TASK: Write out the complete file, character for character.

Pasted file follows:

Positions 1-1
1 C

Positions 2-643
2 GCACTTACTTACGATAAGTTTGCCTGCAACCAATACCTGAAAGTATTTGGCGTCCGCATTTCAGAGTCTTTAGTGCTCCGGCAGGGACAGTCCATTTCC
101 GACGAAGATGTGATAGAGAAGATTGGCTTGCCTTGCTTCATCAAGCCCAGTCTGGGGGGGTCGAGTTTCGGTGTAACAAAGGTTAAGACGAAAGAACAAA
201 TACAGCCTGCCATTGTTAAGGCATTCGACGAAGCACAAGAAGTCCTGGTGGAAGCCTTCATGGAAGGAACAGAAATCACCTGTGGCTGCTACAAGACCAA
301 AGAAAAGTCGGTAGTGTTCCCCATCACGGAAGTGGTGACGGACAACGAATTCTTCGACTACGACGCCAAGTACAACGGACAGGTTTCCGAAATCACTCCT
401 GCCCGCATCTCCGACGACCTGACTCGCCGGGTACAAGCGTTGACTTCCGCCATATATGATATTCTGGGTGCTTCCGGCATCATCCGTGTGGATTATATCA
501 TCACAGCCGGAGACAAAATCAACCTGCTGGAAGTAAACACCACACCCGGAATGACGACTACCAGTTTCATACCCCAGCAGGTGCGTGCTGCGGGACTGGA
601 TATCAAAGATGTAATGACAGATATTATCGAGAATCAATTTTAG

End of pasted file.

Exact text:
Positions 1-1
1 C

Positions 2-643
2 GCACTTACTTACGATAAGTTTGCCTGCAACCAATACCTGAAAGTATTTGGCGTCCGCATTTCAGAGTCTTTAGTGCTCCGGCAGGGACAGTCCATTTCC
101 GACGAAGATGTGATAGAGAAGATTGGCTTGCCTTGCTTCATCAAGCCCAGTCTGGGGGGGTCGAGTTTCGGTGTAACAAAGGTTAAGACGAAAGAACAAA
201 TACAGCCTGCCATTGTTAAGGCATTCGACGAAGCACAAGAAGTCCTGGTGGAAGCCTTCATGGAAGGAACAGAAATCACCTGTGGCTGCTACAAGACCAA
301 AGAAAAGTCGGTAGTGTTCCCCATCACGGAAGTGGTGACGGACAACGAATTCTTCGACTACGACGCCAAGTACAACGGACAGGTTTCCGAAATCACTCCT
401 GCCCGCATCTCCGACGACCTGACTCGCCGGGTACAAGCGTTGACTTCCGCCATATATGATATTCTGGGTGCTTCCGGCATCATCCGTGTGGATTATATCA
501 TCACAGCCGGAGACAAAATCAACCTGCTGGAAGTAAACACCACACCCGGAATGACGACTACCAGTTTCATACCCCAGCAGGTGCGTGCTGCGGGACTGGA
601 TATCAAAGATGTAATGACAGATATTATCGAGAATCAATTTTAG